Sunday, 21 September 2014


The village church at KNOTTING north of Bedford was the scene of unseemly conduct back in the 17th century, when the rector, churchwardens and several parishioners were caught cockfighting in the church  on Shrove Tuesday in 1637.   As a result, gates were erected below the chancel arch
to prevent any recurrence.   

A tablet on the tower of the parish church at nearby KEYSOE, written in the English of the period, tells the poignant story of William Dickins, who fell whilst re-pointing the steeple of the church in the 18th century and was miraculously saved :

'In Memory of the Mighty hand of the Great God and our Savour
Jefus Chrift. Who prefurved the Life of Wm Dickins April 17th 1718
When he was Pointiing the Steepol and Fell From the Rige of the Middel Window
In the Spiar Over the South Weft Pinackel  he Dropt Upon the Batelmen
and there Broak his leg and foot and Drove Down 2 Long Copein Stone
and Fell to the Ground with his Neck Upon one Standard of his Chear
When the Other End took the Ground Which was the Nearest of killing him
Yet when he See he was Faling Crid Out to his Brother Lord Daniel             
Wots the Matter Lord Have Mercy Up on me Chrift Have Mercy Upon
Me Lord Jefus Chift Help me But Now Almouft to the Ground.
Died Novr 29th 1759 Aged 73 Years'.


A small brick built building standing at the side of School Lane at EATON SOCON near Bedford looks very much like a little chapel but it is in fact the old village lock-up. A  plaque on the wall reads :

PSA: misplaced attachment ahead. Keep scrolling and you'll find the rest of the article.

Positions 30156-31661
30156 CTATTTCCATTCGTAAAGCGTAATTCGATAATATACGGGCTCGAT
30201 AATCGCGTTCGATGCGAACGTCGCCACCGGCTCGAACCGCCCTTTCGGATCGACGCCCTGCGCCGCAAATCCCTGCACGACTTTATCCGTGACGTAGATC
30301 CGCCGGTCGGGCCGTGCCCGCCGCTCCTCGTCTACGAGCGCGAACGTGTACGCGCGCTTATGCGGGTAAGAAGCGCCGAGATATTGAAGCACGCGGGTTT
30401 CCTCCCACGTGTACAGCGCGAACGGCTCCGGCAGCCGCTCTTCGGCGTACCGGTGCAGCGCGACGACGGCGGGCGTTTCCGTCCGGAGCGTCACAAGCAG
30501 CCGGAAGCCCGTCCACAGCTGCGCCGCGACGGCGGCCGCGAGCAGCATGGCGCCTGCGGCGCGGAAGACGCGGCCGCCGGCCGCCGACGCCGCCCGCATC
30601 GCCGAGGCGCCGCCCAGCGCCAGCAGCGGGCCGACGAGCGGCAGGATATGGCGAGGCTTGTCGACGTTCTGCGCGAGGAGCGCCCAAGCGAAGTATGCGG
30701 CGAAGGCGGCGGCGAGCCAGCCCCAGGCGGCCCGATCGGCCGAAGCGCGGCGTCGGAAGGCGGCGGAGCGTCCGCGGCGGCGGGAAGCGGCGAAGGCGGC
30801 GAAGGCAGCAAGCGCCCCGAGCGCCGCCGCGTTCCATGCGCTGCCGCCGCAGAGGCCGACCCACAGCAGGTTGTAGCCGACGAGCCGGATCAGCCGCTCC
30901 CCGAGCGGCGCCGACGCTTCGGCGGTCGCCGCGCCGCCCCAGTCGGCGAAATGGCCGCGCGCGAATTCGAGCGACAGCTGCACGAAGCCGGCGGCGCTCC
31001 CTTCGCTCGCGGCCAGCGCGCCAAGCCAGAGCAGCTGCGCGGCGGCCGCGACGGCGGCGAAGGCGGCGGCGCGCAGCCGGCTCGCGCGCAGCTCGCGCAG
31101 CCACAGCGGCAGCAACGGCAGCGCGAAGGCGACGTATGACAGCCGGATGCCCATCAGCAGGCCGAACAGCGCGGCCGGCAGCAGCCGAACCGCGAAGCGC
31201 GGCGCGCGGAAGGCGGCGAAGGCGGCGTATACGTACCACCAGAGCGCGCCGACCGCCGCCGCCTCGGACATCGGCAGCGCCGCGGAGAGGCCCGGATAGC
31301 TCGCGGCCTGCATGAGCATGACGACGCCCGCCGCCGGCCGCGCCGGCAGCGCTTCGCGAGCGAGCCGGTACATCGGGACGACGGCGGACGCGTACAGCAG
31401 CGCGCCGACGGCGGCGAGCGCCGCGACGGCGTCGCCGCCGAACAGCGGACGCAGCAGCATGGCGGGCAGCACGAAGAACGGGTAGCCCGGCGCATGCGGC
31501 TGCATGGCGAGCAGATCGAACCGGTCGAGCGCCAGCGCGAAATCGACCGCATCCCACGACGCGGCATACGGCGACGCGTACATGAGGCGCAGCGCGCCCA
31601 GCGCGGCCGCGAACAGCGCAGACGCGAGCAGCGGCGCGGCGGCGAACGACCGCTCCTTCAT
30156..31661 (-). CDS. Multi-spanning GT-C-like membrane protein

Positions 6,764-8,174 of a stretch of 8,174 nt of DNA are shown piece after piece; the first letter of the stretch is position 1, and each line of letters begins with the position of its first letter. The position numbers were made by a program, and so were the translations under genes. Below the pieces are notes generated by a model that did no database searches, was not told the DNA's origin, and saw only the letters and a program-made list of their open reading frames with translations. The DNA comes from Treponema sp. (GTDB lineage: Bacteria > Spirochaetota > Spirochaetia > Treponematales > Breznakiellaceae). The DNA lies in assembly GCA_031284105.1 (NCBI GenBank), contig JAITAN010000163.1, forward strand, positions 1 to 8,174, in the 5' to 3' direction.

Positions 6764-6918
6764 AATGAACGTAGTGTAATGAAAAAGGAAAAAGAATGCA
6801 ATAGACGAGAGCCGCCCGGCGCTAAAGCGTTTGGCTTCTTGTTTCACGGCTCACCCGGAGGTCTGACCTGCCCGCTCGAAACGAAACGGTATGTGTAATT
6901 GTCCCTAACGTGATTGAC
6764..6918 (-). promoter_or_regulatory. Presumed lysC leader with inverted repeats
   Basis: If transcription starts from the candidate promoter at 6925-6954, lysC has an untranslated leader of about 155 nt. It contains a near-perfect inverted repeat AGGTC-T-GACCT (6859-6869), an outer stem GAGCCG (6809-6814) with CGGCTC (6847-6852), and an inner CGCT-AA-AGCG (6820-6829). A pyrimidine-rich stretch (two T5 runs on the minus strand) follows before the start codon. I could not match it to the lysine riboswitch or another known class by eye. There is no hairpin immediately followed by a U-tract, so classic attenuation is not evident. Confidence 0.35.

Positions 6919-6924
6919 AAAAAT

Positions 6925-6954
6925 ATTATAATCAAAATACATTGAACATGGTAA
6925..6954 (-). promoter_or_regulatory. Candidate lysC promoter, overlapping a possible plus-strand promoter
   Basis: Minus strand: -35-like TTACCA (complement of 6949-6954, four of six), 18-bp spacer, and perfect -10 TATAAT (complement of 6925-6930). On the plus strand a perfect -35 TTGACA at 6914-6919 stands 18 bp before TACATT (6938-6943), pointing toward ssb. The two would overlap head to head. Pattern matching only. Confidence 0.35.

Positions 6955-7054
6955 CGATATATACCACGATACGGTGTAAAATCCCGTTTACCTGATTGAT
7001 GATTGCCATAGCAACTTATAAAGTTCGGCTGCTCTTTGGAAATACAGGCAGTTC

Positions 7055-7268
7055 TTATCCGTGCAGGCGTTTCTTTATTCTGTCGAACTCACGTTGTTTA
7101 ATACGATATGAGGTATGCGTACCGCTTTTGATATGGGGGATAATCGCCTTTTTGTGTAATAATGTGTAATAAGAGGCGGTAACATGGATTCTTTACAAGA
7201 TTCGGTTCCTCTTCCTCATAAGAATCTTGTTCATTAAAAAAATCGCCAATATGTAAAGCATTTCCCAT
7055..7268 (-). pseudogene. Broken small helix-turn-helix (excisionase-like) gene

This ancient lock-up was built in 1826
For the confinement of local malefactors.
Restored in 1963 it is now in the care of 
the Bedfordshire & Huntingdonshire Naturalists Trust.


The lovely Congregational church at ROXTON near Bedford was built in 1808 in the style of a thatched Gothic cottage orne.


The lock-up in HARROLD, north west of Bedford, is one of the finest of its type in the country and is regarded as the best remaining example in Bedfordshire. Featuring the common round shape and spire in its design, the structure was built in 1824. A major refurbishment was undertaken in the 1990s after it was revealed that the stones, mortar and woodwork had all deteriorated.
Despite the nature of the building as a place of incarceration, there is a humorous side to the lock-up. In 1967 a local man won a bet after being locked inside the cramped, dark interior. The bet started as a result of a discussion in the Odell pub The Bell, where drinkers argued that people today would never survive a night in such squalid conditions. George Knight, a local window cleaner, believed that they could and proved his opinion by spending 48 hours and one second in the lockup.
   AMPTHILL is an historic market town of Anglo Saxon origin situated in the south of Bedfordshire.
An old milestone to be seen in the centre of the town also doubles as a water pump and has a street lamp on top.

In 1664 General Richard Nicolls of Ampthill drove the Dutch out of New Amsterdam in the New World, renaming the town New York after his patron The Duke of York.  He was killed eight years later in a naval battle and the cannon ball which caused his demise is preserved on his monument in the church
at Ampthill.

A curious entry on the First World War Roll of Honour in the church of St Mary at STUDHAM south of Dunstable, records the death of a woman –
‘Olive May Hart died from shock due to Zeppelin raids, aged 22.’  
Apparently she was a munitions worker in a local factory.


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